"Mom, my throat hurts!"
"Dad, I can't breathe through my nose."
Cold season is just around the corner. Even if you've stocked up on soft tissues and chicken soup, you may be wondering whether there's any way to ease your child's symptoms if he or she catches that inevitable cold. Even though many people take the herbal remedy echinacea to alleviate or prevent cold symptoms, it's not clear whether the remedy works. Researchers from Virginia, South Carolina, and Austria investigated the effectiveness of echinacea in treating and preventing the common cold.
Four hundred thirty-seven healthy young adults volunteered to participate in the study. For 1 week, volunteers took one of three types of echinacea or an inactive placebo. Throughout the study, the participants had no idea whether they were taking echinacea or the placebo. Then researchers exposed 399 volunteers to a type of cold virus called rhinovirus. The volunteers stayed in separate hotel rooms for the rest of the study, and every morning and evening they reported whether they had developed cold symptoms, such as headaches, sneezing, sore throat, cough, fatigue, or chills. About 3 weeks later, the volunteers provided blood samples so that researchers could test the samples for antibodies to the rhinovirus.
None of the three types of echinacea affected how many people developed a cold, and taking echinacea didn't reduce the severity of cold symptoms, either.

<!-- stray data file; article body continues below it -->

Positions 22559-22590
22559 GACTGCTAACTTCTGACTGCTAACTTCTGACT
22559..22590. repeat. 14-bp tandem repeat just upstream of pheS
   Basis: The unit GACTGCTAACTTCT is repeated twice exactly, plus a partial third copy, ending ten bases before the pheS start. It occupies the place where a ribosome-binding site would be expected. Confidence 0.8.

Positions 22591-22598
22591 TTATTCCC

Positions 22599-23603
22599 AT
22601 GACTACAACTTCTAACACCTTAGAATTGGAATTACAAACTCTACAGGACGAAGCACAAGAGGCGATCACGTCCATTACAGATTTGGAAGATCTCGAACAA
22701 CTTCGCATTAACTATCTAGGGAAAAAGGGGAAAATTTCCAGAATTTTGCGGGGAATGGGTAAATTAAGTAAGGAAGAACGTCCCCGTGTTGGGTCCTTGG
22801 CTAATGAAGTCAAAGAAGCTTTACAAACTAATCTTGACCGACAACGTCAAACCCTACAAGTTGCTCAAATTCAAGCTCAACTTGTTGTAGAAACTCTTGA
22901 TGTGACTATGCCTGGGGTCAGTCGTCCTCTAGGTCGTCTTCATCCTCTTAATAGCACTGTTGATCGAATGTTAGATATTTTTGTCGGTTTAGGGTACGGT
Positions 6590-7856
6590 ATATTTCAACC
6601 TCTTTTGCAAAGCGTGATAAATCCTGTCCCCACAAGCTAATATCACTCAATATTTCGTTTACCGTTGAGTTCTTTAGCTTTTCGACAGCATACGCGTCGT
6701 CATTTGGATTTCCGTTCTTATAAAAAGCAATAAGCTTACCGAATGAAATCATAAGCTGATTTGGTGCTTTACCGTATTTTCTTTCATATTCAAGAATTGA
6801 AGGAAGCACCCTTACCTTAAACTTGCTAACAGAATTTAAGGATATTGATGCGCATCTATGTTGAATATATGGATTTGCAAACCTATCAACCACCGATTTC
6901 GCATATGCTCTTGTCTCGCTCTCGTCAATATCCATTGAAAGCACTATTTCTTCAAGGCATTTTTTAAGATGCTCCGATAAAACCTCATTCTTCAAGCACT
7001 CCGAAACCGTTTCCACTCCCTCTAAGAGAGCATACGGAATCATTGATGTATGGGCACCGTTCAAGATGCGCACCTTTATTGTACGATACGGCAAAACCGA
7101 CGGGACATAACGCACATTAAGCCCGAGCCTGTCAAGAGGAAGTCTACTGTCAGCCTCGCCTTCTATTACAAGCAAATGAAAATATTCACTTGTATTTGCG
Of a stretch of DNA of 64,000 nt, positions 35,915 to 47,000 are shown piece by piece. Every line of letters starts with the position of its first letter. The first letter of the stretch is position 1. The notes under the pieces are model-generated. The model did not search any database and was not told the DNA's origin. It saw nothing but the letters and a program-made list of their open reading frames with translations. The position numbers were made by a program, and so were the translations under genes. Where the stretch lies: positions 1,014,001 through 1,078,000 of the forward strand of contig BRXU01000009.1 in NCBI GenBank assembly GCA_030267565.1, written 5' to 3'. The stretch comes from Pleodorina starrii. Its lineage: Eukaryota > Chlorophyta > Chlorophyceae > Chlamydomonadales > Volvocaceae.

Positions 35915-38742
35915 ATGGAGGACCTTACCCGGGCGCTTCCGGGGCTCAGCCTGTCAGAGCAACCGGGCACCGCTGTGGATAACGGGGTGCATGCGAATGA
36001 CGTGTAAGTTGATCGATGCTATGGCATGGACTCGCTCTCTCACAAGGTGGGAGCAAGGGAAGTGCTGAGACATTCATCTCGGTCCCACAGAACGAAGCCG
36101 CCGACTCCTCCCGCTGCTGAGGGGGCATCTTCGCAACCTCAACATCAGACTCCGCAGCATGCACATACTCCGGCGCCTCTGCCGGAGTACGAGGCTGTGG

What This Means to You: This well-designed study was conducted in young adults, but the results indicate that echinacea probably doesn't help prevent or reduce the symptoms of colds in people of any age. Instead of relying on echinacea, practice some proven cold-prevention tactics by making sure your child washes his or her hands often and well, especially during cold season. Set a good example for your child by lathering up before eating and cooking, after using the bathroom, after cleaning, after touching pets, after blowing one's nose or changing a diaper, or after being outside. To practice hand hygiene on the go, carry some waterless alcohol-based hand gel in your purse or car for those times when getting to a sink isn't possible.
Source: Ronald B. Turner, MD; Rudolf Bauer, PhD; Karin Woelkart; Thomas C. Hulsey, DSc; J. David Gangemi, PhD; New England Journal of Medicine, July 28, 2005
Reviewed by: Steven Dowshen, MD
Date reviewed: August 2005